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The site of pain is not always the site of the injury.

 

Greetings!
In our latest installment of learning something new at home, let’s talk fascia!!!!!! (thanks to the request/recommendation from one student!)    This is a HUGE topic, so I will do my best to communicate what I know to help you in your day to day life!
“Fascia tissue is a sticky, web-like substance that attaches underneath the skin and is literally everywhere in the body.  It both separates and connects the muscles and the organs, bones, veins, and brain.  It runs from head to toe, fingertip to fingertip, surface to deep.  It has qualities like plastic wrap and can be likened to a giant spider web.  Some have described the way it runs throughout your body like a system of highways on a U.S. map, with roads and complicated interchanges.  It’s not just on top of everything; it’s under, in between, and throughout everything. If we were to extract the fascia system from the body fully intact, it would look just like a 3D cotton candy mummy.  It exists as one single unit without interruption, penetrating, connecting, and separating every single part of the body. ”  Ashley Black
Fun Facts:
  • Fascia LOVES movement
  • Fascia LOVES you to be hydrated
  • If your biomechanics (movement patterns) are pretty crappy, your fascia comes to the rescue to hold everything in place.  That is its job, and it does a damn good job, but we don’t want it to accumulate all on one area.  For example, a Dowagers hump is a collection of fascia that collects at the back of the neck if someone’s heavy head is tipped too far forward for too long.  The fascia comes to the rescue to help hold the neck in place.   The problem?  The fascia doesn’t have the same blood flow as muscles, and nerve function gets cut off.   Using the actual muscles is so much better!!!!
  • Fascia is like duct tape all throughout the body, so it can ball up and grab and trap things like toxins, lactic acid, medications and food additives.  That doesn’t even include the emotions trapped in those areas!
  • Working your fascia stimulates nerve activity and activates blood flow which awakens the unused portion of muscle.   Newly accessed muscle fibers that haven’t been used in a while are tired, weak and droopy.
  • Tight fascia disguises a muscle weakness.  For example, if your hip is unstable, the brain will tighten and clamp down around the hips to stabilize.  Something has to come in and save the day!
  • Tight fascia can pull you out of alignment and cause restrictions elsewhere in the body.  For example, if you pull a sheet on one end, it will affect the rest of the sheets evenness.   It’s the reason someone can have a structural adjustment, then the next day be right back to where they started; the tight fascia pulls the body back out of alignment.
  • When you reveal a weak atrophied muscle, that may have been asleep for years, you pump the area so full of blood that muscle fibers can grow.    When you re-establish blood flow and neurological connection, it can help tone the muscle.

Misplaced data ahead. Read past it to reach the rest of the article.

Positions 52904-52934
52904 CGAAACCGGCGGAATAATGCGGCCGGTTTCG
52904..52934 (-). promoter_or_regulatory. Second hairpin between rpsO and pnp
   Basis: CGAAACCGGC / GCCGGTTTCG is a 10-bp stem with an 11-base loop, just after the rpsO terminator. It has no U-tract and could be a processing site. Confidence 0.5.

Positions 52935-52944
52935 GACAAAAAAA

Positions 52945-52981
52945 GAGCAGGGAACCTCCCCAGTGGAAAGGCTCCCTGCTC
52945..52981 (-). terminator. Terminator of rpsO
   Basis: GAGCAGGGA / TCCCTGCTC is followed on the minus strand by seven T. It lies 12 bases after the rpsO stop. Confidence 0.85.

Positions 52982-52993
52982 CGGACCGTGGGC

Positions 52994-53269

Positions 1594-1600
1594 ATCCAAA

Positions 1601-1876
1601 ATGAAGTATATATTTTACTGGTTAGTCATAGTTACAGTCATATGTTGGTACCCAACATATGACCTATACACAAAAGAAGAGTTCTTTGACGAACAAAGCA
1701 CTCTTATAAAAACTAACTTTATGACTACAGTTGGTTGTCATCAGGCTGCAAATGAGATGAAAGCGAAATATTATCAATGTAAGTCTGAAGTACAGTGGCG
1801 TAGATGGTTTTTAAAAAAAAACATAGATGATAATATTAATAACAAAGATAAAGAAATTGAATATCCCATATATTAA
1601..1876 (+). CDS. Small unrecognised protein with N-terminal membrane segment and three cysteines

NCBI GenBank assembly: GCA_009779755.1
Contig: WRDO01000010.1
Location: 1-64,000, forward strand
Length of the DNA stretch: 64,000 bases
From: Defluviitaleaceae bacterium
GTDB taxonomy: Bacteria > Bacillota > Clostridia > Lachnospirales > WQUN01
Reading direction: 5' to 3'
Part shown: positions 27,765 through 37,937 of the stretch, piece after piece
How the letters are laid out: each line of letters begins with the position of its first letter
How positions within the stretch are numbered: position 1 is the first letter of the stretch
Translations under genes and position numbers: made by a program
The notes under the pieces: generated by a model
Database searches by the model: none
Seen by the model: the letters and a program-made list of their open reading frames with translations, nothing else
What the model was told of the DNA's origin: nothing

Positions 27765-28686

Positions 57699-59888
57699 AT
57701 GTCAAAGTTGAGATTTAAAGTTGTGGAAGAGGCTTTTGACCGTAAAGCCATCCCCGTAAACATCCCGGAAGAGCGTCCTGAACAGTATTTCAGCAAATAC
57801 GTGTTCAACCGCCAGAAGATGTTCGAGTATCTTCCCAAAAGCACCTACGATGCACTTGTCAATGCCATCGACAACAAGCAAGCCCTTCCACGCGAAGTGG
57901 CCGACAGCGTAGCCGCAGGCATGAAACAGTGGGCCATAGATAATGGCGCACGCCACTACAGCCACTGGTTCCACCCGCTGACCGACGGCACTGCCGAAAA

• If fascia is locked down, it’s the body way of screaming at you, which equals to PAIN sensations. In other words, “Stop what you are doing and pay attention to me!!!  Let’s figure this out together!”
  • Whatever you do from the outside, nothing will help until you have proper blood flow on the inside.   (think face creams – you can put as much as you want on your skin from the outside, but until you massage the face and work the tissue, it won’t have the blood flow to keep the skin with healthy collagen to deliver vital nutrients to the cells).
  • There are four types of fascia and even though they are connected as one, but are found in different parts of the body, with different compositions.
  • Your body is made up of more than 37 trillion cells (blood, skin, muscle, and fascia). These cells are organized into systems.  Fascia is a communication system that interacts with ALL the systems of the body.    What is cool is that if you were to look at the matrix of a body and the organs, it is a web of fascia that holds up things like our organs.  They don’t just suspend in space!
  • Heating up fascia (sun, infrared sauna, exercising) changes the properties of it, making it more pliable to do manual therapy.  

  • Collagen fibers that lie down after a cut, injury or surgery, can be thick and quite uneven if not taken care of.  That is why massaging and stretching the area, getting blood flow to the surface of the skin, and activating the nerves are important to avoid thick adhesions.
  • We want springy complaint fascia, so it can respond and adapt to our movement better.

This picture was a game changer for me.   What we don’t see underneath the skin is good blood flow to a muscle.  It is being choked out by poor patterned fascia that is taking over the function of the muscle, but not functioning like a proper muscle does.

 
 
More resources:
Video:  The Fuzz Speech (disclaimer- A cadaver is used in the video)
Enjoy your discoveries!
Lisa 😉
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